Waterford Hospice has issued a warning to householders advising them against bogus charity callers claiming to be from the organisation.
Following claims of a number of reported fraudulent callers, Waterford Hospice confirmed it does not and will not be collecting door-to-door donations.
A number of emails and calls were made to the charity claiming a young man with a Waterford accent had called to houses on the Cork Road looking for money and had shown householders a white card with “hospice” written on the front.
It is also thought the suspect may have attempted the scam at a number of other locations in the city including Rice Park. Chairwoman of Waterford Hospice, Danette Connolly, advised residents to be vigilant.
“When somebody knocks on the door you have every right to refuse to give them money. If you are in any doubt at all we would say to people don’t hand over any money,” she said.
If met with somebody claiming to be from Waterford Hospice, or any charity, Ms Connolly stressed the importance of asking for appropriate identification.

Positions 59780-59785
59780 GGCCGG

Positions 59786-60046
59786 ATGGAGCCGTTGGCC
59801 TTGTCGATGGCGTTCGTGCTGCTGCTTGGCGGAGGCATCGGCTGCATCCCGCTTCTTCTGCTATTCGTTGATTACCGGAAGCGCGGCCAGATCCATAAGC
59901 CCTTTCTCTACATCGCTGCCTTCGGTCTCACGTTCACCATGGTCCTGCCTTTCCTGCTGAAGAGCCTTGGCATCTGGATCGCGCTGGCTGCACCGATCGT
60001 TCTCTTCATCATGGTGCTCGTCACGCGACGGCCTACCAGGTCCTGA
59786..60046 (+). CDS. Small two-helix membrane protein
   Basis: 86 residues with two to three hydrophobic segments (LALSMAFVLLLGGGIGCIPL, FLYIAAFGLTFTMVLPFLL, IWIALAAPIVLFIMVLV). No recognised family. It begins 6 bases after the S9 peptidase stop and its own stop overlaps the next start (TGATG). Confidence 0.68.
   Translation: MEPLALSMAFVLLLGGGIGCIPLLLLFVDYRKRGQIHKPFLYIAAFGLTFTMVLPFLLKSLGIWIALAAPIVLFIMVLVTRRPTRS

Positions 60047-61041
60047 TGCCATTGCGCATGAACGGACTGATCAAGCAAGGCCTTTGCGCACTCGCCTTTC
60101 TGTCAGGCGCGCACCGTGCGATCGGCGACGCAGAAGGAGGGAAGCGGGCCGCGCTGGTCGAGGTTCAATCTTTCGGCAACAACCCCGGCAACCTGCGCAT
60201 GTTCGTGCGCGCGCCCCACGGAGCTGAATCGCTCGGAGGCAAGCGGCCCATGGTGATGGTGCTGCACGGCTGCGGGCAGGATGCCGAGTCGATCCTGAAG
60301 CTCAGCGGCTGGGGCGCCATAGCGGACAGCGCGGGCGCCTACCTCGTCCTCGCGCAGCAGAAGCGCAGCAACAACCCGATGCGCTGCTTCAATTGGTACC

“The advice we would give to people for anybody knocking on their door would be to ask for ID, particularly if you are unsure of somebody. You should ask for ID.”
She also said it is important to inform the gardaí.
“If you are in any doubt at all refuse them and notify the guards.
“We don’t operate door- to-door here so we seldom come across these things unless it’s a bogus caller so we would advise people to refer the issue to the guards in their local areas as well,” she said.
It currently costs the not-for-profit organisation about €588,000 annually to provide its palliative care services. 63% of this amount has to be raised through donations and local fundraising. The HSE provides the remaining 37%.
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